Excellent! But should we not also include the adverts for "zero pollution" hydrogen-fuelled cars being projected now? As with the electric source for electric cars, where do these fools imagine the hydrogen comes from?

  5. Mwalimu Daudi says:

    I had a similar experience once when arguing the relative environmental merits of energy from solar cells. I failed to convince my listener that solar cells did not grow harmlessly on trees but were the result of industrial processes that used copious amounts of electricity and had dangerous, hard to dispose of chemicals as a byproduct. I have a BS in Electrical Engineering and several years of experience in the semiconductor industry, but apparently I am not as smart as many politicians and journalists whose technical and scientific knowledge is limited to using word processing software and starting a car.

  6. Sam says:

    Gaius, I had you pegged as a "build more nukes to charge the electric cars" type of guy from some of your posts, and your vehement opposition to  biofuels.  But I may have to change my opinion.

  7. Bleepless says:

    The Tesla car may hum when you are behind the wheel, but somewhere in the background there is chugging and the smell of petroleum.

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  10. BubbaB says:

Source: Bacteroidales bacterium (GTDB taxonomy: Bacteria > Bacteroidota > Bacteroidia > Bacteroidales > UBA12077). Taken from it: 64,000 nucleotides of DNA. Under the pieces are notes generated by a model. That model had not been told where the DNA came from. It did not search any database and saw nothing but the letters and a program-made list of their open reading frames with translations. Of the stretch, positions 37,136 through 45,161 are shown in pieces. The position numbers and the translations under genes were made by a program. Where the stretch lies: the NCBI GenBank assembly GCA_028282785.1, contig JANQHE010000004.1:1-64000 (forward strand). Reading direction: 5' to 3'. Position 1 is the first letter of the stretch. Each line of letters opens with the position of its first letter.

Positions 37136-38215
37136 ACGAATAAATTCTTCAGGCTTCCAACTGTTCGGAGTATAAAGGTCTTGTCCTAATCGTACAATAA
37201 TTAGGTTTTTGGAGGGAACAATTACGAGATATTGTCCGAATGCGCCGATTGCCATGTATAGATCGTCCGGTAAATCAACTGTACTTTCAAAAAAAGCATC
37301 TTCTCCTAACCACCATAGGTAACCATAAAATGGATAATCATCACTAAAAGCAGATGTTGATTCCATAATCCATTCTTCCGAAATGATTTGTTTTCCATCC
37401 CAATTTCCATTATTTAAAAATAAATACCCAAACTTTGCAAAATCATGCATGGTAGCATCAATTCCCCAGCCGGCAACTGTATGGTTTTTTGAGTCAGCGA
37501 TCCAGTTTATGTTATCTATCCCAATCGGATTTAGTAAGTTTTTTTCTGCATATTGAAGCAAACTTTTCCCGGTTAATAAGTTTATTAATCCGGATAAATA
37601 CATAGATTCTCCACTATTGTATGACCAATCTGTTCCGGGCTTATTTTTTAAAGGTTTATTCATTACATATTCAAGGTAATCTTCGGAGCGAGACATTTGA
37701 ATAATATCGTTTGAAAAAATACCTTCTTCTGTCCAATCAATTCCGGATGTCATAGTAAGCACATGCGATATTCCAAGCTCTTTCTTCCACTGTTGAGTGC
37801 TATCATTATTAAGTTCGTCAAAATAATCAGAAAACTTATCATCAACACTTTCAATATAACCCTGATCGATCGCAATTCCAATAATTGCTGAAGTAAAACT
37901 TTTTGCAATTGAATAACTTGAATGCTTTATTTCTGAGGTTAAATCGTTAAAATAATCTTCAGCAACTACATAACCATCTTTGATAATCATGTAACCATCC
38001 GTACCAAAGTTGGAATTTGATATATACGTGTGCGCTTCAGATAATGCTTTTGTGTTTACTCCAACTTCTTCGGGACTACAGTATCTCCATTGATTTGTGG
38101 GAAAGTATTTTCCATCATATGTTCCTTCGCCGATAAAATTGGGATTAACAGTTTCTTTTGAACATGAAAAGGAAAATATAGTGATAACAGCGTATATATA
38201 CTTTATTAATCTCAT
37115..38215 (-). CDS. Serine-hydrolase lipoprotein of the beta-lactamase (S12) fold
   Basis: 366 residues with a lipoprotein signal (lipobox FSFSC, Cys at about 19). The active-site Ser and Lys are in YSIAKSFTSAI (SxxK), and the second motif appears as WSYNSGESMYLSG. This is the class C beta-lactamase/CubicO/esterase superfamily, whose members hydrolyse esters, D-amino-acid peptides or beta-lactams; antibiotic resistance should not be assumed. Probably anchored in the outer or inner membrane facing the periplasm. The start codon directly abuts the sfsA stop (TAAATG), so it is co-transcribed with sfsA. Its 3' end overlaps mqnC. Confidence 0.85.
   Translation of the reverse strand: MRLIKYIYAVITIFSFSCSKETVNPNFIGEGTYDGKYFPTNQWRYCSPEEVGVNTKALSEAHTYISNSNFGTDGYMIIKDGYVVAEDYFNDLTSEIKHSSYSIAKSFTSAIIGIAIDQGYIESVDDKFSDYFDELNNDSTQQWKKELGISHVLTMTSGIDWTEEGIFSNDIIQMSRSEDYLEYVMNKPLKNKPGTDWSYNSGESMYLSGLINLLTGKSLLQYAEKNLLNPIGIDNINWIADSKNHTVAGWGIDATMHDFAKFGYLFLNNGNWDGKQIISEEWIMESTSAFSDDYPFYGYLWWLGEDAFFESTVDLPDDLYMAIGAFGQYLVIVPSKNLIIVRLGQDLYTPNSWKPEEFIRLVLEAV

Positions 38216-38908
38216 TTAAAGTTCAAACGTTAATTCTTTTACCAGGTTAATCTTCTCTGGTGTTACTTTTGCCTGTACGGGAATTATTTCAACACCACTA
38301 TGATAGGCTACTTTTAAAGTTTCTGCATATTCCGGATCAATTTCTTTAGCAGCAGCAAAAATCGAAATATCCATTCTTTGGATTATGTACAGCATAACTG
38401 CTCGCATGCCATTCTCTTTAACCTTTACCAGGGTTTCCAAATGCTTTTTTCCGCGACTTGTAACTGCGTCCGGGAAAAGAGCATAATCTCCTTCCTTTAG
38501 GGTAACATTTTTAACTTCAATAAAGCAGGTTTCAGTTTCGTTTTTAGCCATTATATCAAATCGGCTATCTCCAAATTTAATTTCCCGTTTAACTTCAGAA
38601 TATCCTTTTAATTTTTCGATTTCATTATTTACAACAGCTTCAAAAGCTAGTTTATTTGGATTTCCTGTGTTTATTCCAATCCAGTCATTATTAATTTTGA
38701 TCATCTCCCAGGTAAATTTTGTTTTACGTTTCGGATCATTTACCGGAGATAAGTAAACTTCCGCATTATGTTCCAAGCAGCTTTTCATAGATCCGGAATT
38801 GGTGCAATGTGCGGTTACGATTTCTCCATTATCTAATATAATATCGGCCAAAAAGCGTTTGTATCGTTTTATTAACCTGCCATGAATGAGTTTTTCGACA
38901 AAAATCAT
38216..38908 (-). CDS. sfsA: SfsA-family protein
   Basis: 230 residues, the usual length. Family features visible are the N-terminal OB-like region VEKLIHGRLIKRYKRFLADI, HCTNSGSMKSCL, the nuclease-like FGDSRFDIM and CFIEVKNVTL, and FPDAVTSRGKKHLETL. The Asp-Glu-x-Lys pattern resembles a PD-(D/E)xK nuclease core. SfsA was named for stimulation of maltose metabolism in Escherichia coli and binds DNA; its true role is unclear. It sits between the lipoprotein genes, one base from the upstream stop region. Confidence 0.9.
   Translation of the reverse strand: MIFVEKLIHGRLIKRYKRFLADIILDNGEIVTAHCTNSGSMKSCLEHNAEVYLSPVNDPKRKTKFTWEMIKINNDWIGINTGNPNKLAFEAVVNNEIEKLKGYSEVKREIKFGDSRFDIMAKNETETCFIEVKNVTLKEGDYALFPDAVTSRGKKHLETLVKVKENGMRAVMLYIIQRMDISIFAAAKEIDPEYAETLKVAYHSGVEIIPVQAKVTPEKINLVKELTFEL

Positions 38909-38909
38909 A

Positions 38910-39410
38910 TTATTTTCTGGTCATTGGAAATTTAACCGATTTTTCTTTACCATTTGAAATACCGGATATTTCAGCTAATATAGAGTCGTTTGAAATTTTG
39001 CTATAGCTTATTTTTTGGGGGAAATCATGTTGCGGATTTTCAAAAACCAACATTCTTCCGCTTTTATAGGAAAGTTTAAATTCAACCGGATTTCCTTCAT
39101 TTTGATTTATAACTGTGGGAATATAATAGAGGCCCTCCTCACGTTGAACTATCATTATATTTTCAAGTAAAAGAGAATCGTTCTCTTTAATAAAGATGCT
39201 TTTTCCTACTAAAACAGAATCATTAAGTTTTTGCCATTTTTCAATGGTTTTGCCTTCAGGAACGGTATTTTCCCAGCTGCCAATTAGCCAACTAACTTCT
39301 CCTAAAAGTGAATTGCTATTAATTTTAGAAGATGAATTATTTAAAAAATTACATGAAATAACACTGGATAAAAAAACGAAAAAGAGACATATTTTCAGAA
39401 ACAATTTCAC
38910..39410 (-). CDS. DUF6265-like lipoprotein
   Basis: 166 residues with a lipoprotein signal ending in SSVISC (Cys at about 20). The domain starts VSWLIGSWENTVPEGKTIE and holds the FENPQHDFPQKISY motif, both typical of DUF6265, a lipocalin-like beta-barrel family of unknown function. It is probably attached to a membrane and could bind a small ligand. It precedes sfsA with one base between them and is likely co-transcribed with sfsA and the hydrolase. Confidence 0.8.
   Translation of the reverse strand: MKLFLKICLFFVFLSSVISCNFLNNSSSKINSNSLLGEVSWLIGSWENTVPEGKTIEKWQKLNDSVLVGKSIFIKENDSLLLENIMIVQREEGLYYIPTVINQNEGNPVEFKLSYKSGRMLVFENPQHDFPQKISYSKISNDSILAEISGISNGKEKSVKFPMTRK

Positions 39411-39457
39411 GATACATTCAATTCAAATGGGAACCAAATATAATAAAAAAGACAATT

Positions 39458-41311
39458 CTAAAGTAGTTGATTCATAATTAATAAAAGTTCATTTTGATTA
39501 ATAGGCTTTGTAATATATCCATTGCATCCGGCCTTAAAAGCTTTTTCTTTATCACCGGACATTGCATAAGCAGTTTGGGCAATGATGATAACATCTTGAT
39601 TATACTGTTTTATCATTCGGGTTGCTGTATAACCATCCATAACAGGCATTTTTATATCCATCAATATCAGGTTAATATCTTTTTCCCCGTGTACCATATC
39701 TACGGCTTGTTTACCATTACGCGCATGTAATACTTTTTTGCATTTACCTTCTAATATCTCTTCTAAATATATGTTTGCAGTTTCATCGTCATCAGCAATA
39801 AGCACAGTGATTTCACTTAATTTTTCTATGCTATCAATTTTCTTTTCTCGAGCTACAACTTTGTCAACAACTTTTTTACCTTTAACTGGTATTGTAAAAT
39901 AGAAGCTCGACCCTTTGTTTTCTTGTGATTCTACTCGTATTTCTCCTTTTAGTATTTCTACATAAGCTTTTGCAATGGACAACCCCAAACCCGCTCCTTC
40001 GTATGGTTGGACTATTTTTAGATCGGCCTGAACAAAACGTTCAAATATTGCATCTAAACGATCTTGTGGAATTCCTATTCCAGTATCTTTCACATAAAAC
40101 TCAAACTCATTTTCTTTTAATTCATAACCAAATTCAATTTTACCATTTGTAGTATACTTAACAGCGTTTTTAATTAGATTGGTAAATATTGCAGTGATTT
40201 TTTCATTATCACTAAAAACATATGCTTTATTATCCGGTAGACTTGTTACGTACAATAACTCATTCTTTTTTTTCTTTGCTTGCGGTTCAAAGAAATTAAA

First off, there is no way that the electric engine can produce "100% of the torque" at all times.  Electric engines have different efficiencies at different speeds, and for that very reason, the amount of torque available will vary.This also ignores the fact that electric motors produce a back-current, so at zero speed you use a huge amount of current, which falls off as the speed increases.  100% torque my butt!!Secondly, as Gaius and others continue to point out, there will be emissions, just not at the car.  But plenty at the point of manufacture (especially Li-Ion batteries) and the point of electricity generation.But I have a question:  Isn’t there an advantage to having  power generation at a single source, in terms of pollution?  Ignoring the power loss of transferring electricity over great distances, and conversion of energy, isn’t it more efficient in terms of energy generation and pollution to have it all occur at a single source, rather than millions of sources (internal combustion engines)?Also, I wanted to point out an interesting idea, called "air cars" – http://www.theaircar.com/acf/.Of more interest is the page on the website, where they talk about using natural caverns to hold compressed air, and then use the compressed air to assist in generating electricity:http://www.theaircar.com/acf/air-cars/energy-storage.htmlGaius, your thoughts?